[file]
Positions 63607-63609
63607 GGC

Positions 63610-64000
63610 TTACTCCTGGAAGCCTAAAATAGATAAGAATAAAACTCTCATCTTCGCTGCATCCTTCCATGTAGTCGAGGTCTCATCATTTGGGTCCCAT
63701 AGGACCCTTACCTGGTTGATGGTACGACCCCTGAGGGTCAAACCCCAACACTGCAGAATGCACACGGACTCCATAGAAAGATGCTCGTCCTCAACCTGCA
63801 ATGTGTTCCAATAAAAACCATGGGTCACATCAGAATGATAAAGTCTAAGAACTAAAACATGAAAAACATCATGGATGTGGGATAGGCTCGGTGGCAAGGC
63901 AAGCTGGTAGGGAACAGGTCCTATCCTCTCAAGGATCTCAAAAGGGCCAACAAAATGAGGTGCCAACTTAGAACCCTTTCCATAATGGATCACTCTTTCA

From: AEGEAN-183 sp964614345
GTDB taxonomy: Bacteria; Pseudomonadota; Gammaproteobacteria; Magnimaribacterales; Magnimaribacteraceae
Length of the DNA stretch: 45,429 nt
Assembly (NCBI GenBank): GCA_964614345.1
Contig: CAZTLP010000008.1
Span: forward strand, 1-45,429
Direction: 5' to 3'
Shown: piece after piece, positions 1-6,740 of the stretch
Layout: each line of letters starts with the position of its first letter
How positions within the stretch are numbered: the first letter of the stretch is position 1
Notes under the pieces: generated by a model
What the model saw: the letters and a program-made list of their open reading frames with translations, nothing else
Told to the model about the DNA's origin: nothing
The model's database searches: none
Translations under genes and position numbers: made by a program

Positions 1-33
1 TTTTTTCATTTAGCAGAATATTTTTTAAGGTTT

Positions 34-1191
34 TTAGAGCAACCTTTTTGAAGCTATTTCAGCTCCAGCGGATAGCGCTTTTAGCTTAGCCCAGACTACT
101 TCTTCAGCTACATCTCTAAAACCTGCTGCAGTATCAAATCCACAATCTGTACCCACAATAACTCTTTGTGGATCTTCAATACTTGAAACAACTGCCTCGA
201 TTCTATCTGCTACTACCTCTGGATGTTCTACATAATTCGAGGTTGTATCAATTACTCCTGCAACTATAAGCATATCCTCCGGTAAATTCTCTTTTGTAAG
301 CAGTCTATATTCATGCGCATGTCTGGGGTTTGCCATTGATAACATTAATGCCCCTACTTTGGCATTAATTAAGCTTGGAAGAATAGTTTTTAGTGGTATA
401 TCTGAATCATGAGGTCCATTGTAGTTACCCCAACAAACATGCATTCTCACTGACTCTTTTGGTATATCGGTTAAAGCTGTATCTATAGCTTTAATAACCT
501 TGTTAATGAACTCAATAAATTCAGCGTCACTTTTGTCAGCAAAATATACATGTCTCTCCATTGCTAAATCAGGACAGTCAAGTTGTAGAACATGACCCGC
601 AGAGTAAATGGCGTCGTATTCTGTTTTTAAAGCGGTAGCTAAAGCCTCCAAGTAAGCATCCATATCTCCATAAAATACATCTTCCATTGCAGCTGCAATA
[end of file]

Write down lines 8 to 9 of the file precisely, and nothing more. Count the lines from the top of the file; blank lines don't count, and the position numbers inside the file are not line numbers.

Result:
From: AEGEAN-183 sp964614345
GTDB taxonomy: Bacteria; Pseudomonadota; Gammaproteobacteria; Magnimaribacterales; Magnimaribacteraceae